“If you experience some very emotional event,” Chang explains, “your amygdala fires. It’s like pressing down on the gas pedal when you’re driving. The prefrontal cortex then acts like the brake pads to control the gunning from the amygdala. But if you press the gas pedal too hard or if your brake pads are failing, it can lead to trouble.
In children with bipolar disorder, the amygdala is smaller than normal but abnormally active. “Since we’ve found this occurring in other mood disorders as well, we can’t use it as a diagnostic test specifically for bipolar disorder, but it does tell us more about why these children are having problems. For example, in studies comparing fearful or angry faces to neutral faces, kids with bipolar disorder show heightened amygdala activation. We’re following these kids, measuring their amygdala volumes over time to see what happens to them. As for the prefrontal cortex — the brake pads — it does appear they’re wearing down with repeated mood episodes.”
Chang expects to see changes in amygdala reactivity and in prefrontal structures. “While it’s not as simple as just increasing the brakes and letting up on the gas pedal, we’ve begun to find some prefrontal areas that do increase in activation, and other areas that decrease. Different brain circuits are coming on line and others are not as active as before, which we think and hope might be a sign children are using a ‘healthier’ emotional circuit as the result of this therapy.”
Projecting both urgency and optimism, Chang states: “ With bipolar disorder it can be years between the onset of symptoms and diagnosis, years in which a lot of bad stuff can happen, which is why my lab is all about early identification and prevention. We want to get to kids before they reach full-blown bipolar disorder. We’re getting closer.”
A promising therapy for pediatric OCD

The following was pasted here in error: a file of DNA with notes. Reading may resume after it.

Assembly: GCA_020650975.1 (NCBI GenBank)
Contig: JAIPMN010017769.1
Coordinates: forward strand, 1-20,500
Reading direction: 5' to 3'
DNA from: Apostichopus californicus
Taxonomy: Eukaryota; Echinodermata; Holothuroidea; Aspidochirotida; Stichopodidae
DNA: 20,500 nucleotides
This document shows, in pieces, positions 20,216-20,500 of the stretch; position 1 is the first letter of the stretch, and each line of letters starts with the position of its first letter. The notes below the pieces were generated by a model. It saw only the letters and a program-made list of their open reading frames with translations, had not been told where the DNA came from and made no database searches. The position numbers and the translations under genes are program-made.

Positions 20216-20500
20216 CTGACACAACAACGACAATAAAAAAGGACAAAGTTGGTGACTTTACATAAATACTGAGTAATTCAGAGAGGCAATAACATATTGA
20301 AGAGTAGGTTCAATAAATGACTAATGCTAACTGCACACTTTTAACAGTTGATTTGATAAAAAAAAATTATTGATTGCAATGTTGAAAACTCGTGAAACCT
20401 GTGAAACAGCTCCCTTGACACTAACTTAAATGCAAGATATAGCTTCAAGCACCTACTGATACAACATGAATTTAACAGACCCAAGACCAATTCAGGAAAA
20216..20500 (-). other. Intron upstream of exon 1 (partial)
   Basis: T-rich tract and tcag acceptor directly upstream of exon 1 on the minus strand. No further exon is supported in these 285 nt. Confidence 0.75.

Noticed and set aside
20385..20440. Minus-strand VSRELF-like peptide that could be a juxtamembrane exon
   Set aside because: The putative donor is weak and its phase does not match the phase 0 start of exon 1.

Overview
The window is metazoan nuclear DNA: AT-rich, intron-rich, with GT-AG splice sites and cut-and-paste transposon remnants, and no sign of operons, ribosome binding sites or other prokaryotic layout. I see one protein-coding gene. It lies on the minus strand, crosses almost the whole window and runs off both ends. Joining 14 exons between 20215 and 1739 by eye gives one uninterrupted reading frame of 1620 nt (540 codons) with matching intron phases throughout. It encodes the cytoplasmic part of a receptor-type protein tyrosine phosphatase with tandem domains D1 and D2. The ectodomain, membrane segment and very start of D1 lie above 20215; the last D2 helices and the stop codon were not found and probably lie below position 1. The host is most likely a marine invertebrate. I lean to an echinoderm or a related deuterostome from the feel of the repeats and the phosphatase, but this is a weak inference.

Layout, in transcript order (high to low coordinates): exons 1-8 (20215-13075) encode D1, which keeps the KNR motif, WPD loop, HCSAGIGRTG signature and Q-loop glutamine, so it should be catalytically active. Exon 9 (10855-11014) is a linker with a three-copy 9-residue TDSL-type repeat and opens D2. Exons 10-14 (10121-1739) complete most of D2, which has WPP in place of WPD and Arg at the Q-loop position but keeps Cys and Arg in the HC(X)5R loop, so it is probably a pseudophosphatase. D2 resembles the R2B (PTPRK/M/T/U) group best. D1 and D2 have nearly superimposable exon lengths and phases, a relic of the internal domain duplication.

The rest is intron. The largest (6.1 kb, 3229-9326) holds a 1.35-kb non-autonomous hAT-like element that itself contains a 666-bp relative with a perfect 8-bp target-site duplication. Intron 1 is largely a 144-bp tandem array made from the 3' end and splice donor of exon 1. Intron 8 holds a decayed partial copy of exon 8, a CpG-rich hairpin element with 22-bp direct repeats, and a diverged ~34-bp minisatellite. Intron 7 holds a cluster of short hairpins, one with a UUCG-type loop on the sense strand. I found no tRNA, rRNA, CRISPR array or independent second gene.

The kids Peris treats already have full-blown obsessive-compulsive disorder. Like the nine-year-old who stopped eating solid food for fear of choking and repeatedly asked his parents for reassurance that he wouldn’t die. Or the boy who gets up in the middle of the night to shower for hours on end. Or the one who wears socks on his hands so as not to touch the doorknob. In each of these cases and many more like them, distressed, confused families of these children are drawn into the child’s OCD rituals and may inadvertently contribute to maintaining the cycle of illness.
In a small pilot study supported by NARSAD, Peris is testing an approach called positive-family interaction therapy, PFIT, that she has developed as a supplement to traditional child-focused treatment. She is examining whether the PFIT family treatment module can decrease family conflict, increase cohesion and help families disengage from the rituals and aberrant behaviors that may maintain or worsen OCD. PFIT and the treatment being used by Chang both derive from cognitive behavioral therapy, developed by Aaron Beck
“In the study, we looked for very distressed families who might have a hard time supporting their children in traditional treatment.” These families tend to be less stable and less organized and to have high levels of conflict and blame. The program, which Peris designed with her UCLA postdoctoral mentor, John Piacentini, Ph.D., places emphasis on getting parents to acknowledge and manage their own emotions and incorporates a number of well-established techniques to help them set realistic goals and carry them through, step by very small step.
Peris hesitates to speculate about clinical outcomes, but says so far around 60 percent of the PFIT families appear to be responding to treatment versus 40 percent of those in usual care. She reports that the little boy who would only take liquids has started trying solid foods again, and is working on chewing in a normal, non-ritualistic way. His parents are learning to stay calm and supportive during difficult moments.